Home>Discussions>INSULATION & HVAC>blown-in cellulose insulation - good or bad?
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AmyPierce
blown-in cellulose insulation - good or bad?

Newbie here in need of the best advice possible. I've qualified for a federally funded weatherization program administered by my N.C. county. They are soon to start work on my hundred year old Mill Village cottage (990 sq. ft.) that has no insulation. Among many other improvements they will make, the program will include blown in cellulose insulation.I need advice about this from trusted professionals as soon as possible, as the entire project should be starting within the next week or ten days. I've read at bobyapp.com that this insulation technique isn't good; that it gets damp and falls to the bottom, attracting termites etc. Please share what you can so that I will know how to proceed with this insulation decision. Many thanks!

keith3267
Re: blown-in cellulose insulation - good or bad?

Cellulose is treated with a sodium borate solution as a fire retardant. The sodium borates make the cellulose very rot resistant and very undesirable to termites. But it can get wet if there is not a vapor barrier applied to the inside of the exterior wall.

In the winter, moisture laden warm air migrates into the wall cavity where the moisture will condense when it hit the cooler surfaces. To prevent this you need to keep the moisture from getting through the wall.

You can tear out all the interior wall material, probably lath and plaster and put in a vapor barrier, then new sheet rock etc. but that gets expensive. The cheapest way to do this is apply a vapor retardant paint and seal around any wall penetrations such as electrical outlet and light switch boxes. You can buy a foam material that goes under the outlet plate of switch plate. Just remove the screw or screws, remove the plate, put in the foam insulator and replace the plate and screw(s).

If any work is done tot he outside of the house, make sure they don't make it tighter than the inside surface of the exterior walls. The insulation has to breath to the outside to stay dry.

AmyPierce
Re: blown-in cellulose insulation - good or bad?

Dear Keith. Thank you for writing.

This doesn't sound like good news, since they plan to remove an exterior clapboard for each section then blow in the insulation. No vapor barrier, as I understand it. I don't have money to apply to the project (nor is that required), so based on what you've said, it sounds as if I should refuse the insulation within the wall cavities and just say yes to the crawl space and the attic.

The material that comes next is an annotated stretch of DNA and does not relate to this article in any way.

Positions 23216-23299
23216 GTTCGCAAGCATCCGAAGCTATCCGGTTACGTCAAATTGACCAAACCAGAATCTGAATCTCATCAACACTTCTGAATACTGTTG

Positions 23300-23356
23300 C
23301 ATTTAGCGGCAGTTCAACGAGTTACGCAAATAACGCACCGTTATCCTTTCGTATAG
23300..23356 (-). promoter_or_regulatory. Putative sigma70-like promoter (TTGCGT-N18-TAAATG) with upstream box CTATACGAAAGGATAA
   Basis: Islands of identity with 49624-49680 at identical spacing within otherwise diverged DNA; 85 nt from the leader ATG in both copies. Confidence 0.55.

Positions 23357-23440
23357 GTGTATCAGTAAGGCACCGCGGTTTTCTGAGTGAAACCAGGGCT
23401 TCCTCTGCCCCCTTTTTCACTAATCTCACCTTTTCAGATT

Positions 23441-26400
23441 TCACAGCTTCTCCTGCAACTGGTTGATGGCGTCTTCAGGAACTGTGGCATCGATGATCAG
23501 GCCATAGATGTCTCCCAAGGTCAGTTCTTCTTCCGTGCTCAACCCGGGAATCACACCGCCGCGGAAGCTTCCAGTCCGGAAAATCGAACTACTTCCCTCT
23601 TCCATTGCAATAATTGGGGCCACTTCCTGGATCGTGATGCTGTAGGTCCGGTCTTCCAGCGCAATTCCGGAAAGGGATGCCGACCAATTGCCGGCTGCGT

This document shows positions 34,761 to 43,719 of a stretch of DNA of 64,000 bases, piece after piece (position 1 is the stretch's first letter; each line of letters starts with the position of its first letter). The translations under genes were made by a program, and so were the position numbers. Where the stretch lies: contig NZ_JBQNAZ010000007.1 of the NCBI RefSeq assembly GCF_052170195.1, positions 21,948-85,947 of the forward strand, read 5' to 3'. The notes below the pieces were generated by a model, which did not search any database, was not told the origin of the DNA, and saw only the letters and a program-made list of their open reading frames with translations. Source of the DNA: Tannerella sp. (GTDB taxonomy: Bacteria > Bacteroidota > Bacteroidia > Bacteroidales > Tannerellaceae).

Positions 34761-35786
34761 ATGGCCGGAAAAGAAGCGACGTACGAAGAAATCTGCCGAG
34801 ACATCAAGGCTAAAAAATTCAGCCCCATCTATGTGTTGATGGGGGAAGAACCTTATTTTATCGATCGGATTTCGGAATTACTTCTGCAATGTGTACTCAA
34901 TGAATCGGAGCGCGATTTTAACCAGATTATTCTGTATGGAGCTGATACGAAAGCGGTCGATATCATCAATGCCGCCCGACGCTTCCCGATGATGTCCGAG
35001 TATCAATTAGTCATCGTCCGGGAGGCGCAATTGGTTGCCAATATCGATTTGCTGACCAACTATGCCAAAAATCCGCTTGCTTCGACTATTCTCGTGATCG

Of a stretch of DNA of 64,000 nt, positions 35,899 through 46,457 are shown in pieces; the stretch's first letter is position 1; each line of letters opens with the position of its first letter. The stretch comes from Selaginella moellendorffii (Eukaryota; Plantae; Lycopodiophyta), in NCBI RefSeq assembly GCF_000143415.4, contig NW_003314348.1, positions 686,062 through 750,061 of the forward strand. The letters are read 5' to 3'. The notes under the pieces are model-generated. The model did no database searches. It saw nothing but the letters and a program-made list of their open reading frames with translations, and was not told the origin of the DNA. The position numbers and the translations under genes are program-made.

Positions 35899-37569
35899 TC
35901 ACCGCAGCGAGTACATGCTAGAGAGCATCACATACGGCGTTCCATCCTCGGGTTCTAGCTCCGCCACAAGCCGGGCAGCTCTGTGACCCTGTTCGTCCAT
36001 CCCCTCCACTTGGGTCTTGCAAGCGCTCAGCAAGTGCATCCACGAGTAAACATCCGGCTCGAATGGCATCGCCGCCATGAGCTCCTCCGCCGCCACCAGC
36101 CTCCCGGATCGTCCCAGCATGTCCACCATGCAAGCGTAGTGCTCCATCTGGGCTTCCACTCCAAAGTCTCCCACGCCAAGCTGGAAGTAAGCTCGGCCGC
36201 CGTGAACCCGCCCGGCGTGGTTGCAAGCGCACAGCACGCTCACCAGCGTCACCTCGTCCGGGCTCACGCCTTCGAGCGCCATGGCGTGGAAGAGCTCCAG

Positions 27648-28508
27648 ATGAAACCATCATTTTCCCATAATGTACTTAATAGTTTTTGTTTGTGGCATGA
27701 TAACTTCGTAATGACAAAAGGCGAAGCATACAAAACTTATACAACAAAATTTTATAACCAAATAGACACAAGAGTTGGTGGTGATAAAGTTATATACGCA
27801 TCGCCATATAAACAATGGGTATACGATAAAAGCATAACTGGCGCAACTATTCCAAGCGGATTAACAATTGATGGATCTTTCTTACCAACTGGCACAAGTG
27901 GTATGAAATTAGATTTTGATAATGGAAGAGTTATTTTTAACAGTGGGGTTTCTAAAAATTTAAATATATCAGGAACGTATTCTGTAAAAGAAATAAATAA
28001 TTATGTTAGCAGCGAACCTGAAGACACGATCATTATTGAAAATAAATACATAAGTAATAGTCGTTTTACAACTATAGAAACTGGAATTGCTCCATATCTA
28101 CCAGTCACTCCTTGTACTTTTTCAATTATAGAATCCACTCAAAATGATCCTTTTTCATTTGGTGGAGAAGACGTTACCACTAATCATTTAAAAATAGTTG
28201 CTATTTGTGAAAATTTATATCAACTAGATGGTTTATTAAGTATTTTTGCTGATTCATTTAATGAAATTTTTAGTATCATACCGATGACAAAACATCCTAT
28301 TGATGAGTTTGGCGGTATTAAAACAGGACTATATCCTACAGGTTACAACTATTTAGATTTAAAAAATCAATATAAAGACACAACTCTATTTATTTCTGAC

AmyPierce
Re: blown-in cellulose insulation - good or bad?

Keith, did you mean to apply the vapor retardant paint on the interior walls? For some reason, I was thinking you meant within the wall cavity. Thanks for replying.

keith3267
Re: blown-in cellulose insulation - good or bad?

No, its just like painting the room, but you use a special primer that makes a vapor barrier.

http://www.sherwin-williams.com/painting-contractors/products/catalog/moisture-vapor-barrier/

http://www.kwalpaint.com/Catalog/Product/Interior-Latex-Vapor-Barrier-PrimerSealer.aspx

Here are a couple of options. Google for "vapor barrier primer" for more information. There are even more sophisticated (expensive) options such as membranes and such. You can also use a vinyl wallpaper as it makes a good vapor barrier. Just make sure to seal around thoses switches and outlets.

AmyPierce
Re: blown-in cellulose insulation - good or bad?

Thanks so much!

nauko
Re: blown-in cellulose insulation - good or bad?

We investigated this process here in Seattle last year when we had an energy audit done through a city program. We decided not to do the blown in insulation, but did airsealing and other insulation work. My understanding is that if it is done properly and it is dense packed cellulose insulation you should not develop a moisture problem, but the key is making sure that it is blown in properly and that they are measuring all the wall cavities to make sure that it is packed in tight. With an old house there are going to be fire blocks and stuff so it could be hard to make sure it gets everywhere. Lots of siding coming off,etc. They should have an infrared/thermal camera so you can see when they are done that they got everything. You are in a fairly warm area so I wonder what the cost savings would be for doing it. I would imagine just airsealing would be far more benificial. You should get the attic insulated. Before you start any work, if you haven't had a proper energy audit done, that would be my first choice so you know what really needs to be done and how beneficial the work would be.

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